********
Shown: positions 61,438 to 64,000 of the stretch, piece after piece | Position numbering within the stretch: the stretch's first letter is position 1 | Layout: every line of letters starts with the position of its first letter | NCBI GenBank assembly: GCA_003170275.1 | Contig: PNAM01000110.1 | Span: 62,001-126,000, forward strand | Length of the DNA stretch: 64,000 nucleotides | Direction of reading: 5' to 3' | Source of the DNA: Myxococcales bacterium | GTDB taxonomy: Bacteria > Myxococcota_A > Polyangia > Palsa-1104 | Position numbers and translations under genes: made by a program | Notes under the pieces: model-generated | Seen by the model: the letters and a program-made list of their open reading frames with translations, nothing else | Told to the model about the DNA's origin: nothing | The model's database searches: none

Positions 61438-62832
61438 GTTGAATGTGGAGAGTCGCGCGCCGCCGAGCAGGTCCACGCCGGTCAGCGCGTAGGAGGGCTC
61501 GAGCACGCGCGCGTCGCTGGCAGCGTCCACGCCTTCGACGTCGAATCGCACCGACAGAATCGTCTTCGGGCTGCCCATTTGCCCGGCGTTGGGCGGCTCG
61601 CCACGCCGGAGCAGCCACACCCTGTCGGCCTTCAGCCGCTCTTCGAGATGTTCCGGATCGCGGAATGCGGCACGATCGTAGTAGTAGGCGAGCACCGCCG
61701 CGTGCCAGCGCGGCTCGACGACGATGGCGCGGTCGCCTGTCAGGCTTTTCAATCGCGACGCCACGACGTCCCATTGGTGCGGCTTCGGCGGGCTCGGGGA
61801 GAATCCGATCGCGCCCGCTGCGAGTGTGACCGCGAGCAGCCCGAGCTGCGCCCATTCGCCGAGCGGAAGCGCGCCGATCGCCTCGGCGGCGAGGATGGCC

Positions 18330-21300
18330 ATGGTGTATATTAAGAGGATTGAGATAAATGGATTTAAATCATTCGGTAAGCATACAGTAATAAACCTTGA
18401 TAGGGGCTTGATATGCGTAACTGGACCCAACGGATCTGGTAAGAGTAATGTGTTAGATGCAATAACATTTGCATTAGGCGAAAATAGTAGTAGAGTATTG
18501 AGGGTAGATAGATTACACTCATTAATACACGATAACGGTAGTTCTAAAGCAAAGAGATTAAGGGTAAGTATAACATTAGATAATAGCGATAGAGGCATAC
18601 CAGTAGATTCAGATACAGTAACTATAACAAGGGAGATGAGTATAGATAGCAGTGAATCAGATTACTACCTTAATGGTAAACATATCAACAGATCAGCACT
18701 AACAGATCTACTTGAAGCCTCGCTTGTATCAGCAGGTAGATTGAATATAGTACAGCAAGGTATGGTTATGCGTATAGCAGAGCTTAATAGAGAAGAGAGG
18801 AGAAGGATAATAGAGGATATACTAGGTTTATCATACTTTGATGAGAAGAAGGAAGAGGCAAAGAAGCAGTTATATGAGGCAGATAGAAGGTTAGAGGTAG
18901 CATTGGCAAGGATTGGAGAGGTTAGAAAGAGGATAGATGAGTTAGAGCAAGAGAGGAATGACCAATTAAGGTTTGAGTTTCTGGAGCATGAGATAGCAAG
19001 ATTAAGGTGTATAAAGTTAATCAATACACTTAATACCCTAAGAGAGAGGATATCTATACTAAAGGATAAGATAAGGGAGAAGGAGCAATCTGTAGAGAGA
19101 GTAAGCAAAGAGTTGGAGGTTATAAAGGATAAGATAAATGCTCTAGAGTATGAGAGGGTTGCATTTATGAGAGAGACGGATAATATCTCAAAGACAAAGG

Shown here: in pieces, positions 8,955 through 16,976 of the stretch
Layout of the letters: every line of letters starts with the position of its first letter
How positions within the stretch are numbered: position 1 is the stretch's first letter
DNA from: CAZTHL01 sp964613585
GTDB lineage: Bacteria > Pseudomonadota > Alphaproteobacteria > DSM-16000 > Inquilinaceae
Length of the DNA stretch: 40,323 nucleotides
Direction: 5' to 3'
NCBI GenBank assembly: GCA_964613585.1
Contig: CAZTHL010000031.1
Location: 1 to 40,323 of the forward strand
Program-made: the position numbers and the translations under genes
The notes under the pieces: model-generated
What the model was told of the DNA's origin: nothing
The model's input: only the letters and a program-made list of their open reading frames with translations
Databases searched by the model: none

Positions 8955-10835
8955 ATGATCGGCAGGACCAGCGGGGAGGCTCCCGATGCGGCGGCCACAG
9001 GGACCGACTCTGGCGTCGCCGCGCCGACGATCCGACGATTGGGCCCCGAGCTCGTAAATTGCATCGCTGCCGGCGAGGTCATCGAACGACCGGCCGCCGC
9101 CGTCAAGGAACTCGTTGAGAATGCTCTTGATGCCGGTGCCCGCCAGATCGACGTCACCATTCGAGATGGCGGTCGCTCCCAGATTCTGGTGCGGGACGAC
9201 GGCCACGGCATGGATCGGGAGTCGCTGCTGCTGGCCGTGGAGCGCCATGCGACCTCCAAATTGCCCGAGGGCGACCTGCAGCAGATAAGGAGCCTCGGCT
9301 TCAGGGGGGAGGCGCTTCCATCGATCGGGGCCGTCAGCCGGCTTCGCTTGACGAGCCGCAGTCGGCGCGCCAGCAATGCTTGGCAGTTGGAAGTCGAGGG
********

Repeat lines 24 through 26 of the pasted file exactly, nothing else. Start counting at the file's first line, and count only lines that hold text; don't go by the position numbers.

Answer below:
Direction: 5' to 3'
NCBI GenBank assembly: GCA_964613585.1
Contig: CAZTHL010000031.1